CHARLESTON — Gov. Jim Justice gave a green light to athletics on Friday as he announced that prep and youth athletics may resume on June 8.

That put the ball squarely in the court of the West Virginia Secondary School Activities Commission and the organization moved quickly, announcing a three-phase plan to get prep athletes back in shape and up to speed ahead of and during the three-week practice period in July.

The WVSSAC’s plan is an attempt at gradual progress starting with phase one, from June 8-19. During that time, athletes will be broken up into pods of 10 or fewer and will be permitted to meet with coaches for one hour per day. Those meetings must be outdoors.

Phase two will begin immediately after, June 22-July 3, with loosened restrictions. Up to 25 student athletes at a time will be allowed to participate. Indoor and outdoor practices will be allowed, though Executive Director Bernie Dolan said the WVSSAC will recommend meeting outdoors when possible. Practices for groups may last up to two hours in this phase.

During phases one and two, no sport-specific activities are permitted. Meetings must focus on conditioning, strength training and agility.

Face masks are recommended for athletes and adults except during high-intensity training. Disinfectants and hand sanitizers must be available on site and any person — player or coach — showing symptoms of COVID-19 must quarantine for 14 days.

“Besides physical needs, student-athletes also have social and emotional needs and hopefully this helps with that,” Dolan said. “We don’t want to throw them right into competition.”

Phase three of the plan will encompass the three-week practice period, which is designated by individual counties. Several area counties — including Clay, Fayette, Jackson, Kanawha, Lincoln, Logan, Nicholas, Putnam and Wayne — are scheduled for July 6-25. Cabell, Mingo and Monongalia are currently slated for July 13-31.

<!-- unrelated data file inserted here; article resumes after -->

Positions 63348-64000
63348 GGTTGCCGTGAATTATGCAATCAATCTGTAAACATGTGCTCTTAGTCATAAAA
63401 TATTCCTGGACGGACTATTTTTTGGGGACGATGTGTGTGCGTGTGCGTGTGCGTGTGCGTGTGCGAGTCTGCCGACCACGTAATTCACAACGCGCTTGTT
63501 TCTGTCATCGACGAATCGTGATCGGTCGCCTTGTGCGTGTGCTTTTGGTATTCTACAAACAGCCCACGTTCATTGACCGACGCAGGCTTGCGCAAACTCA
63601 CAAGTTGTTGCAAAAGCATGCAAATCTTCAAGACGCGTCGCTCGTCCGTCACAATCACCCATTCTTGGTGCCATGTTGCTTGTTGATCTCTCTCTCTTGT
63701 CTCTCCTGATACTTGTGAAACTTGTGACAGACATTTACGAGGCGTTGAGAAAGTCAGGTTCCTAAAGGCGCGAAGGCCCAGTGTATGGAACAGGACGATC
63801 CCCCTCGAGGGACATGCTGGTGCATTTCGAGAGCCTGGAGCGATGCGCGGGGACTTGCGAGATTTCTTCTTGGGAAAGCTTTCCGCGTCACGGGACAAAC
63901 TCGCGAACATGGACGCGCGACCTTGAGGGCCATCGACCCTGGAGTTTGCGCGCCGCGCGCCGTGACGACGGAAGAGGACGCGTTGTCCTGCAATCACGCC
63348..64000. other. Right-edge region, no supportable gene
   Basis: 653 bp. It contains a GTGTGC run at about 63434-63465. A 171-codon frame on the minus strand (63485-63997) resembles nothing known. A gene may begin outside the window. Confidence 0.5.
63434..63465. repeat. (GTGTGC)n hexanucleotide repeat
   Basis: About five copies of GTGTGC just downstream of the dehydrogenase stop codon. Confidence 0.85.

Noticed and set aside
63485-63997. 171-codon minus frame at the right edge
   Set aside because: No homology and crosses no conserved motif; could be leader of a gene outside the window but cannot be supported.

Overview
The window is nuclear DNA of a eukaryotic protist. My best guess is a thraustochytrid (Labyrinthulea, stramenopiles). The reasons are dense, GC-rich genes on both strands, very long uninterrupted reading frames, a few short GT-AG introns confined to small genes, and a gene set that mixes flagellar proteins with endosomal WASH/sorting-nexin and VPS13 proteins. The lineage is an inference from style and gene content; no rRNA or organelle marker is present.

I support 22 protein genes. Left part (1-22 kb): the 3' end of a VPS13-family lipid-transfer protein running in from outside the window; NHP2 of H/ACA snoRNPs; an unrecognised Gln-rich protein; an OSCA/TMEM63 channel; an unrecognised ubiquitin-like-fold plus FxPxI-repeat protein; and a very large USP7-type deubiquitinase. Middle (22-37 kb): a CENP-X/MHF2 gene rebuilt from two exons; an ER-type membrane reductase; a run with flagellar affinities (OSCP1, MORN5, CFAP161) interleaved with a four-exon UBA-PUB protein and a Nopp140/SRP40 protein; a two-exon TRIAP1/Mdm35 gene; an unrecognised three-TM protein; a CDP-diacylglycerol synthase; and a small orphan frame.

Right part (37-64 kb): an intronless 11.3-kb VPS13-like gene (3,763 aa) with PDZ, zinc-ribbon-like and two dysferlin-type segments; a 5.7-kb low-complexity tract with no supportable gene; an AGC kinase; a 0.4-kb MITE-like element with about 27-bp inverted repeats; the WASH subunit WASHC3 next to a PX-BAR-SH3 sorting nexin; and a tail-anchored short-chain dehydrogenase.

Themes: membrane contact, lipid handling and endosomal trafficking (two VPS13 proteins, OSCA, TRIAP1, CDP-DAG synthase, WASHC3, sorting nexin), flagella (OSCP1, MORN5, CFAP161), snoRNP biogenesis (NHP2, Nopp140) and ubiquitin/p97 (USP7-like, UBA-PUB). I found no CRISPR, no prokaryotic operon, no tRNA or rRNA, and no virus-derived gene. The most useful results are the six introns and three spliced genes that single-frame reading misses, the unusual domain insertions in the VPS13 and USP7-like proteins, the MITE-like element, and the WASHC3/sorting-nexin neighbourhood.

Student restrictions go from 25 to 50 during phase three with practice times expanding to three hours.

The biggest change for the period is that no interschool activities will be permitted. That includes 7-on-7 football tournaments, basketball shootouts or scrimmages of any kind.

The release also identifies three sports as high risk — football, wrestling and cheerleading — and places sport-specific restrictions on each. Football players will not be permitted to wear any equipment or make body-to-body contact and must keep groups at 25 players or fewer with emphasis on positional drills. Cheerleading squads are not permitted to practice builds or partner stunts. Wrestlers may perform individual drills only.

Dolan said the plan was put together with guidance from the National Federation of High Schools as well as help and feedback from the West Virginia Department of Health and Human Resources, the Department of Education and the Governor’s Office.

“We’re asking coaches to limit students into pods because if anyone gets infected, we only have to quarantine a pod instead of a whole team,” Dolan said. “During the three-week period, we’re trying to keep it all contained to one school, so there will be no scrimmaging.”

As of Friday, there was no further information regarding the start of fall sports, specifically football. On May 22, Dolan told The Herald-Dispatch he was optimistic that there will be a football season of some kind, although the involvement of fans and the length of the season were two of several questions to be answered in the coming weeks and months.

Dolan doubled down on that stance on Friday.

“We’re rooting for Little League,” Dolan said. “They’re going to have fans in three weeks or so, so we’re rooting for them and hopefully it will give us a better idea of what to expect in the fall.

“But really, we’re just hoping people are smart. If it was something where we’d say, ‘You can come to watch the football game, but it has to be every other seat and every other row and you have to wear a mask,’ then you get a ton of people trying to jam onto the 50-yard-line, then obviously that’s not it,” Dolan added. “We want this to go all season, not come in game one and have a spike.

“If people are smart and take personal responsibility, then that’s going to go a long way and I’m going to put a lot of it on the coaches, too. The coach is the most influential person for the team and the community; if they’re wearing a mask when they’re supposed to wear a mask, then it becomes more likely that the fans will do the same.”